The Fig Eater, by Jody Shields
Yay for period pieces and Freudian theory! This is a great plane/airport read. Set in turn of the (19th) century Vienna. Shields weaves a very gripping tale of murder, “female hysteria”, and the secrecy that surrounds the upper class Viennese. She also includes interesting traditions of Hungarian folklore, as the protagonist is Hungarian. I would imagine that anyone who has been to Vienna would enjoy this book because Shields is constantly place-name dropping, which allows the reader to visualize the city very well. Or maybe I just have a ridiculously good imagination. Either way, this book is beautifully written and quite colorful.
We Need to Talk About Kevin by Lionel Shriver
Kevin, the teen-aged son of Eva and Franklin, has gone on a rampage at his school and killed nine people, including a cafeteria worker and a teacher. Now Eva, in a series of letters to her estranged husband, tries to sort out what has happened and why. In often painful detail and brutal honesty, she examines her life with her disturbing son, their shared history leading up to the murders and beyond, and reveals how she has felt about him all along. Eva unflinchingly questions her ability to be a good mother to Kevin as strongly as she questions his ability to be human, a devastating conundrum.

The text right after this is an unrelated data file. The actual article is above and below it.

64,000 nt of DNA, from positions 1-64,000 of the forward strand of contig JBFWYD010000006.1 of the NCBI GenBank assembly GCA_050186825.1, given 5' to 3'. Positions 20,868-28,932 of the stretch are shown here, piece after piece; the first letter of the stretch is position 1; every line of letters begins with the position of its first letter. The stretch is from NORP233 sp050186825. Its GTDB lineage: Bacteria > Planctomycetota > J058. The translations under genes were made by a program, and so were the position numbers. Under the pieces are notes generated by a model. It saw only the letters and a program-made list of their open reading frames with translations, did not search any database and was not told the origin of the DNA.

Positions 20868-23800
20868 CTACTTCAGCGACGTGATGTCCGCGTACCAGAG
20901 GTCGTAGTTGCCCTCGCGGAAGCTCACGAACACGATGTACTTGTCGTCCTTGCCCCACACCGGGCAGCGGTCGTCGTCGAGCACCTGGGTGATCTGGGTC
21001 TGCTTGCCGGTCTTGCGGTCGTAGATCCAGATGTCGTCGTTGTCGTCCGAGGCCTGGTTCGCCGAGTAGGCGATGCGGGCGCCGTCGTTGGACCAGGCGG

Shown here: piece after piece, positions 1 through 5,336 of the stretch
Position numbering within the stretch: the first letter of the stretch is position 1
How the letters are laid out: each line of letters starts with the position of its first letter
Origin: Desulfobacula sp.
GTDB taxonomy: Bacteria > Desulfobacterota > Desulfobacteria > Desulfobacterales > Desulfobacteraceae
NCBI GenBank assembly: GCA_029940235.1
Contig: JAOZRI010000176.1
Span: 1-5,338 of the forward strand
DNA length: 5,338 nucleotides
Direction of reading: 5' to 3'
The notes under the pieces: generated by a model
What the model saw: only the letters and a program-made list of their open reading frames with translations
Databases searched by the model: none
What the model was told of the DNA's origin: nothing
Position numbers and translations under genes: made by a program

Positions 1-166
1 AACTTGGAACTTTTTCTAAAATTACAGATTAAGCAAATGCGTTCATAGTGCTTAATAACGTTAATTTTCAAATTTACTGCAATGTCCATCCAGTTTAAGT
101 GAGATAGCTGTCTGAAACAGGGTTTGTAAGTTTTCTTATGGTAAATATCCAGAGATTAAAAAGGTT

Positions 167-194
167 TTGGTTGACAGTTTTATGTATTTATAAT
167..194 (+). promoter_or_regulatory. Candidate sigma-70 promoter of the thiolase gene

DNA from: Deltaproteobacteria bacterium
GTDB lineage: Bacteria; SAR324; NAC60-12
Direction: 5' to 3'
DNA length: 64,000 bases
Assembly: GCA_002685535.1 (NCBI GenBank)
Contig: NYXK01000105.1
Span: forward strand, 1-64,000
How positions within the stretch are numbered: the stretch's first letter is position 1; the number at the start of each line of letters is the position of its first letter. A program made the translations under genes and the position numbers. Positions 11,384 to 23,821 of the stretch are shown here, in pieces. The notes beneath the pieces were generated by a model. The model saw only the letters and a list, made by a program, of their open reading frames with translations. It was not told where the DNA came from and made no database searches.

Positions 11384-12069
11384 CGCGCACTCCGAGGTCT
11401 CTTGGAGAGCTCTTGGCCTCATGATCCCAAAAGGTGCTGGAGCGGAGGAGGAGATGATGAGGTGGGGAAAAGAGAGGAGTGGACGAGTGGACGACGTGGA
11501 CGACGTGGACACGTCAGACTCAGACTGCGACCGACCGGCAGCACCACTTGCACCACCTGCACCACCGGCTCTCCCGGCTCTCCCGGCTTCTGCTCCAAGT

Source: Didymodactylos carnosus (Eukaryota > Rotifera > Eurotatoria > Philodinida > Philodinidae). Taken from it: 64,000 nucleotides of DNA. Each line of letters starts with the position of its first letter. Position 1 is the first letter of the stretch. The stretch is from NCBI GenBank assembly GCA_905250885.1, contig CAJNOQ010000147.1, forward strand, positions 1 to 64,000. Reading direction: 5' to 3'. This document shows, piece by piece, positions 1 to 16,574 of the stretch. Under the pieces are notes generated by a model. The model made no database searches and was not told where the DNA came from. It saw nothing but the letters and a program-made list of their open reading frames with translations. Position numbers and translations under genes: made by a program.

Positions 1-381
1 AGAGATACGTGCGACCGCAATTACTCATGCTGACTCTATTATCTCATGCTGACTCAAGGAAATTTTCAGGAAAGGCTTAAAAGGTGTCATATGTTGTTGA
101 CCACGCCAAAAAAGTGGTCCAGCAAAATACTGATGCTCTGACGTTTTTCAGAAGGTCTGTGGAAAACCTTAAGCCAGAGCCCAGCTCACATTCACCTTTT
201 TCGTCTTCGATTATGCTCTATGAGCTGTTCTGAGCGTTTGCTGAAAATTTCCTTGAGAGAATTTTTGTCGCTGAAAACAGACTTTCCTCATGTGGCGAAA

It is difficult for me to recommend a book about which I have such mixed feelings. I’m not sure I even liked We Need to Talk About Kevin, but then again, I’m not sure that this is a book you can just tepidly like or dislike. I do think Shriver’s book is an important one and I’m glad I read it, as uncomfortable as it made me. That discomfort reflects the novel’s intelligence and power, and I believe that it is supposed to make one uncomfortable. It encourages deep introspection and challenges the reader to walk in Eva’s shoes with both judgment and sympathy. This isn’t an easy read, but I will read it again…after a bit of recovery.
Balzac and the Little Chinese Seamstress, by Dai Sijie